DeWine announces CARES Act spending package to benefit small businesses, bars, other groups

Ohio Gov. Mike DeWine talks to the press Friday October 9, 2020 at the Patterson Homestead on Brown St. in Dayton. DeWine traveled around Ohio on Friday because he was worried about the recent COVID-19 up tick. JIM NOELKER/STAFF
Caption
Ohio Gov. Mike DeWine talks to the press Friday October 9, 2020 at the Patterson Homestead on Brown St. in Dayton. DeWine traveled around Ohio on Friday because he was worried about the recent COVID-19 up tick. JIM NOELKER/STAFF

Credit: JIM NOELKER

Credit: JIM NOELKER

Ohio Gov. Mike DeWine and Lt. Gov. Jon Husted announced a package of more than $419.5 million in CARES Act fund spending, intended to help fund small businesses, restaurants and bars, hospitals, higher education, arts, nonprofits and low-income Ohioans.

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The package now goes to the State Controlling Board for approval on Monday.

More specifically, according to a release the package earmarks:

  • $125 million of the funding to provide grants to small businesses with no more than 25 employees to pay for expenses like mortgage or rent payments, supplies and equipment. The application for this program will be available Nov. 2 at businesshelp.ohio.gov.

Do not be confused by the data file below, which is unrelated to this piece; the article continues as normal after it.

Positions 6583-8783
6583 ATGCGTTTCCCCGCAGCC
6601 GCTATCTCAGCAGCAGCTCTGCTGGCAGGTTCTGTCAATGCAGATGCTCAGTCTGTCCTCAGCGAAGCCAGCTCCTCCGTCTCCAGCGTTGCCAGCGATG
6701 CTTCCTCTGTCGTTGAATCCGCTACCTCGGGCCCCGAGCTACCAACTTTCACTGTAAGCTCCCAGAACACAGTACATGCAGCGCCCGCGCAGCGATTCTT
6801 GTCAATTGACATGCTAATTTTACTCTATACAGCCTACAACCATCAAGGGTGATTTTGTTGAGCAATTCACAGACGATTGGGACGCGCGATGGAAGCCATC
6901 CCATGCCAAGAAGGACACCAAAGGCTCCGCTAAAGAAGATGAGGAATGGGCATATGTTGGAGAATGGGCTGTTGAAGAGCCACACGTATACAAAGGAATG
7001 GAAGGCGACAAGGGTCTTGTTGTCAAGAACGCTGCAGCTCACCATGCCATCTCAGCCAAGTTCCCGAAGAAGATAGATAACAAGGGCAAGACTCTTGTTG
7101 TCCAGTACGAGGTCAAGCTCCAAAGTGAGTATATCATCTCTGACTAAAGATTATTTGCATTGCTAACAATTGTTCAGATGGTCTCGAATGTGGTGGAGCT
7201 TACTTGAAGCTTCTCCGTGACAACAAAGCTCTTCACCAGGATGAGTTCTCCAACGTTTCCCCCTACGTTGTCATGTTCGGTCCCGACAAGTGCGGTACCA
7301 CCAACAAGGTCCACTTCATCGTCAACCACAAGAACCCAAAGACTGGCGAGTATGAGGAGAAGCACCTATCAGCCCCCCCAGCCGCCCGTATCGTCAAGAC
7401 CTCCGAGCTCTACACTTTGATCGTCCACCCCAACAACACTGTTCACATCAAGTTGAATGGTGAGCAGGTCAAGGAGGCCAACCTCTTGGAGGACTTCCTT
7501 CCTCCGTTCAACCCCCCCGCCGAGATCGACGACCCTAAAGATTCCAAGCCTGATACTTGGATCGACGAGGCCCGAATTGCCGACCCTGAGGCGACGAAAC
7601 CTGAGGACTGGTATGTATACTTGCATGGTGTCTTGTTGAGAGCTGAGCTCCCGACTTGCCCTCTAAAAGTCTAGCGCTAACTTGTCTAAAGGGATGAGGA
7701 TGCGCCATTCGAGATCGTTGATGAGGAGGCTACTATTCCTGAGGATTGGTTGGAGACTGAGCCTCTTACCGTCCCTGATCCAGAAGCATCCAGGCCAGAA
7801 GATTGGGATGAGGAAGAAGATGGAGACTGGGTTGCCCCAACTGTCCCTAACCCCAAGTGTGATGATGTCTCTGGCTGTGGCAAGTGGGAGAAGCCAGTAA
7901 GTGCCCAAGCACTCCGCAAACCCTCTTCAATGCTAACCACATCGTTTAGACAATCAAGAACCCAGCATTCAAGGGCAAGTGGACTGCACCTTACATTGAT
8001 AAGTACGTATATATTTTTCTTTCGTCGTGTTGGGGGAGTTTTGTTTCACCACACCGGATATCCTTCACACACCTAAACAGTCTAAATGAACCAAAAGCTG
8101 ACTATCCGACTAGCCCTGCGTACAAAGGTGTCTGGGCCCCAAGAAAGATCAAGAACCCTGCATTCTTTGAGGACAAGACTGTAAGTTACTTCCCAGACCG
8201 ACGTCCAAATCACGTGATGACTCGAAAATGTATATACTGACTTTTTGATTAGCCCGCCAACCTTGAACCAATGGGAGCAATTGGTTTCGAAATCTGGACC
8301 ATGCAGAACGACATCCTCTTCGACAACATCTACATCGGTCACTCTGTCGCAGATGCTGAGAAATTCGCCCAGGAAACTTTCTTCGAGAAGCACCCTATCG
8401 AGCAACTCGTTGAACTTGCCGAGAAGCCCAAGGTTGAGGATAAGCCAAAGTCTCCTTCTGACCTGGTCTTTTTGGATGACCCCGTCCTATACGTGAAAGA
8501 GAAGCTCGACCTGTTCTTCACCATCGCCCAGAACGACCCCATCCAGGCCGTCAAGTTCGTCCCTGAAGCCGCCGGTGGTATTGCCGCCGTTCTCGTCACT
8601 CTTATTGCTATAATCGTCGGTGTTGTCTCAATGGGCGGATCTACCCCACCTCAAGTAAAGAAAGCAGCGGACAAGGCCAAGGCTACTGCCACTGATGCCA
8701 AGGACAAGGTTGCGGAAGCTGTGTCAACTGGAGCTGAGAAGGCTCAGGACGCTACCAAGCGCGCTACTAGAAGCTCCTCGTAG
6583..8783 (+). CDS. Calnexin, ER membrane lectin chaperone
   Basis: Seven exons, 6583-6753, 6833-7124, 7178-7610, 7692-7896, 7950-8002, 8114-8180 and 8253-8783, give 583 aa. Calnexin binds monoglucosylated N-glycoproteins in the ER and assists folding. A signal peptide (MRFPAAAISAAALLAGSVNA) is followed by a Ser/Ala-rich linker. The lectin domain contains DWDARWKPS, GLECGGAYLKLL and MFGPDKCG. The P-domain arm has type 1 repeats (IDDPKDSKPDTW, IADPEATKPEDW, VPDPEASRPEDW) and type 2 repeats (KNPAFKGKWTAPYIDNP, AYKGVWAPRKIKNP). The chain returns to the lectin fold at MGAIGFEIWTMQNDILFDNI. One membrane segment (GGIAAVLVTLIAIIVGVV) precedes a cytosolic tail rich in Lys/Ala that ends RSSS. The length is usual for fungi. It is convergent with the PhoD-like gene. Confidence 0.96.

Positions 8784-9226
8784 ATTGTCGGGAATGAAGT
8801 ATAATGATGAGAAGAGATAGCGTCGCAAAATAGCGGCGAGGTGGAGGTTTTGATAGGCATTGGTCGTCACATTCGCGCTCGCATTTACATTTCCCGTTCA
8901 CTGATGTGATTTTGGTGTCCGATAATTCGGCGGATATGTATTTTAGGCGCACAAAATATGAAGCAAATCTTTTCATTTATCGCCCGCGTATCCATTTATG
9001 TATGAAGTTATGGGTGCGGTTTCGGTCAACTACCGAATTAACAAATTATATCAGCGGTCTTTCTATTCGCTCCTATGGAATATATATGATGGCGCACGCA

• $50 million of the package to 47 Community Action Agencies for use with rent, mortgage, water and sewer assistance to help Ohioans pay outstanding balances back to April 1. Households behind on their bills are eligible for assistance if they have an annual income at or below two times the federal poverty guideline ($52,400 for a family of four).
  • $37.5 million for a bar and restaurant assistance program, which will offer $2,500 per unique business location for businesses with an on-premise consumption permit. The application for this program will be available Nov. 2 at businesshelp.ohio.gov.
  • $62 million for rural and critical access hospitals, to be used to pay additional costs associated with the pandemic like safety measures and the purchase of critical PPE for first responders.
  • $100 million for colleges and universities, to be used to support coronavirus-related services like expanded testing for students, faculty and staff, as well as mental health services.
  • $25 million for nonprofits for costs incurred due to the pandemic
  • $20 million for arts organizations, also for costs incurred due to the pandemic
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“We know that Ohioans are hurting, and the needs are great. We must do what we can to help them through this crisis,” DeWine said. “Providing financial support to small businesses, the arts, and nonprofits will help them keep the doors open and Ohioans employed. For Ohioans in need, this assistance will help them stay in their homes, which can make all the difference.”

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